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EU-wide mega-Leveson 'needed' to silence Press, bloggers

Now write some nice stories about Europe, please - new report

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A group reporting to the European Commission has recommended the regulation of the media and bloggers. It also called for the creation of several new regulatory apparatus for fining, monitoring and chivvying the Press.

The tiny team - two law experts and "new media" attention-seeker Ben Hammersley - are billed as the "High-Level Group on Media Freedom and Pluralism" and were convened by European Commission Vice-President Neelie Kroes. The panel is chaired by the former President of Latvia, Professor Vaira Vīķe-Freiberga.

Unsurprisingly, the group proposed that media across the EU needs to be supervised, including bloggers.

"Fair legal regulation is necessary, balancing the new dimension of freedom of expression and the justified rights and interests of other citizens," the group declared in a new report.

"Any new regulatory frameworks must be brought into line with the new reality of a fluid media environment, covering all types of journalistic activities, regardless of the transmission medium."

Then the report's writers take a sharp turn into suggested punishments for hacks who irritate the powers that be, namely fines, grovelling apologies and the ability to stop reporters from doing their job:

All EU countries should have independent media councils. Media councils should have real enforcement powers, such as the imposition of fines, orders for printed or broadcast apologies, or removal of journalistic status.

But wait, who exactly is a journalist? The group doesn't even know - and doesn't want to say. Or as it puts it:

Within the shifting sands of the current media environment, the HLG regrets to refrain from offering any firm and consensual definition of either journalism or journalists.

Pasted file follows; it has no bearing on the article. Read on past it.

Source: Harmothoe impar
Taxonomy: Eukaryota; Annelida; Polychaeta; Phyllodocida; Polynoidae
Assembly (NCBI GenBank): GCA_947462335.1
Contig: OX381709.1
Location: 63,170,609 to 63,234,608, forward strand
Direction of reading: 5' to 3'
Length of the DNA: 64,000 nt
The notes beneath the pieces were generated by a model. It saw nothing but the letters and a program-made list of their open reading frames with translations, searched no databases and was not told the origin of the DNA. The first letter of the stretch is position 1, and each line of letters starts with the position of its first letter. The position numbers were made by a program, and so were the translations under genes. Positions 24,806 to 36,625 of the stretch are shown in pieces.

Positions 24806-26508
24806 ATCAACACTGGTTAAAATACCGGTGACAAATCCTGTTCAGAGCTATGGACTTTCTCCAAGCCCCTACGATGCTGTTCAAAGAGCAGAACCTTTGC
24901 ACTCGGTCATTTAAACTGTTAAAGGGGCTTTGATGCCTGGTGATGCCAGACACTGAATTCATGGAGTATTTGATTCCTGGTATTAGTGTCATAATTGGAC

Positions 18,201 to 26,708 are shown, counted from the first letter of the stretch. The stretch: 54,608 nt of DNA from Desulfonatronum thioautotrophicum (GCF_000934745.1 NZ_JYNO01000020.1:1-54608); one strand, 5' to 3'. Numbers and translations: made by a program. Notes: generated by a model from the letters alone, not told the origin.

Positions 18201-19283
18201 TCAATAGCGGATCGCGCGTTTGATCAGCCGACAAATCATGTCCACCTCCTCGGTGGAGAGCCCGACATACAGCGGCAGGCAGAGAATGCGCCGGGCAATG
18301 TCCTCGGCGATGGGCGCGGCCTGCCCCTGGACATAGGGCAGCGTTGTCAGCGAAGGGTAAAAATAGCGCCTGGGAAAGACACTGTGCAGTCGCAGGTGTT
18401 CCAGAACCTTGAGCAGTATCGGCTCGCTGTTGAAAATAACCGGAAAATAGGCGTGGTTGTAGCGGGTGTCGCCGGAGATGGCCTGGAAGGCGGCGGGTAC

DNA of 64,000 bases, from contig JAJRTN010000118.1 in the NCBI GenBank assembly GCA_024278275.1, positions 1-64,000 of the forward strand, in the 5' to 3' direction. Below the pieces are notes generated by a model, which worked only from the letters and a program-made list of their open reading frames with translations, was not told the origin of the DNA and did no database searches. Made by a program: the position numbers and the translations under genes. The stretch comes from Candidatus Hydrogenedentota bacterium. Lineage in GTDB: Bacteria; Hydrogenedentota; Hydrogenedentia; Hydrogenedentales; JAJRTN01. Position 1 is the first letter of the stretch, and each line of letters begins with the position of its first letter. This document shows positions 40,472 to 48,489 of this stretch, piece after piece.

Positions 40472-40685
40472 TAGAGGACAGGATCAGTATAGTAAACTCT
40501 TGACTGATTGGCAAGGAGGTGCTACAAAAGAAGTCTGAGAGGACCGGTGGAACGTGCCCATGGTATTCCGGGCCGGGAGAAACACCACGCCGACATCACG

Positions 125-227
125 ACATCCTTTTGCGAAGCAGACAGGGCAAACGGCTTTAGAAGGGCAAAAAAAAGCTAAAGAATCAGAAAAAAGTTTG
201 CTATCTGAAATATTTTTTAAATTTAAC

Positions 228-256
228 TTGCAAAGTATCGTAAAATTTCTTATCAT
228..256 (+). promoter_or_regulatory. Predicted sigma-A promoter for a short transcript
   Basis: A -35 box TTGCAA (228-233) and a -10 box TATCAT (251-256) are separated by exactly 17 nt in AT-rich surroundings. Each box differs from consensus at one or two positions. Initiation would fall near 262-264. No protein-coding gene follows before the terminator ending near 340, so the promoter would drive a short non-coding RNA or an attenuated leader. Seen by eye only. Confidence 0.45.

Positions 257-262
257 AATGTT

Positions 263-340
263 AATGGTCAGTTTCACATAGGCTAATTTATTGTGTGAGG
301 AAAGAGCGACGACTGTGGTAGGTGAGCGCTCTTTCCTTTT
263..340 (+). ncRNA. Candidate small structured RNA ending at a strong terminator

Uh, OK.

In another astonishing conclusion, the panel wants more feature articles and news stories written about the continent. According to the report:

The democratic legitimacy of the European Union is closely dependent on the emergence of a public sphere which is informed about European issues and able to engage in debates about them. This requires, in turn, adequate media coverage of European issues and politics.

Of course, funding would be available for this:

The provision of funding for cross-border European media networks (including such items as translation costs, travel and coordination costs) should be an essential component of European media policy. Support for journalists specialised in cross-border topics should be included in such funding.

The report recommends the creation of a "European fundamental rights agency" with "a monitoring role of national-level freedom and pluralism of the media". In addition, we're told "a network of national audio-visual regulatory authorities should be created, on the model of the one created by the electronic communications framework. It would help in sharing common good practices and set quality standards".

"Media literacy should be taught in schools starting at high-school level" and suitably pliant academics will get another reach-around in the form of "an independent monitoring centre, ideally part of academia" part-funded by the EU to do (yet) more monitoring.

And blogs would not be spared from the all-seeing eye.

Some good news for the Guardian

The high-level group told member states that taxpayers should bail out incompetent or irrelevant media businesses, although naturally there would be a beauty contest first (the emphasis is ours):

There should be a provision of state funding for media which are essential for pluralism (including geographical, linguistic, cultural and political pluralism), but are not commercially viable. The state should intervene whenever there is a market failure leading to the under-provision of pluralism, which should be considered as a key public good.

Hope, then, for the beleaguered Guardian newspaper which gives away its material for free on the internet while losing £150,000 a day.

The group's members are former German justice minister Prof Herta Däubler-Gmelin, former European Court of Justice lawyer Prof Luís Miguel Poiares Pessoa Maduro, and Ben Hammersley. Hammersley has tried several jobs including freelancing for this organ. His Wikipedia profile describes him as a "diplomat" on the basis of his appointment as the Prime Minister's "Ambassador to Silicon Roundabout". The more worldly amongst you will spot the problem: "Silicon Roundabout" is not a real country.

The aforementioned proposals are the tip of an iceberg; you can find the full report here. Remember, it's for the Greater Good. ®

Groupnote

The group notes those who provided input for its work. It heard from very few real news businesses, but did meet "Prof Lawrence Lessig, specialist of copyright law and internet governance who gave a presentation on the importance of independence to resist corruption". That'll be this chap, then.

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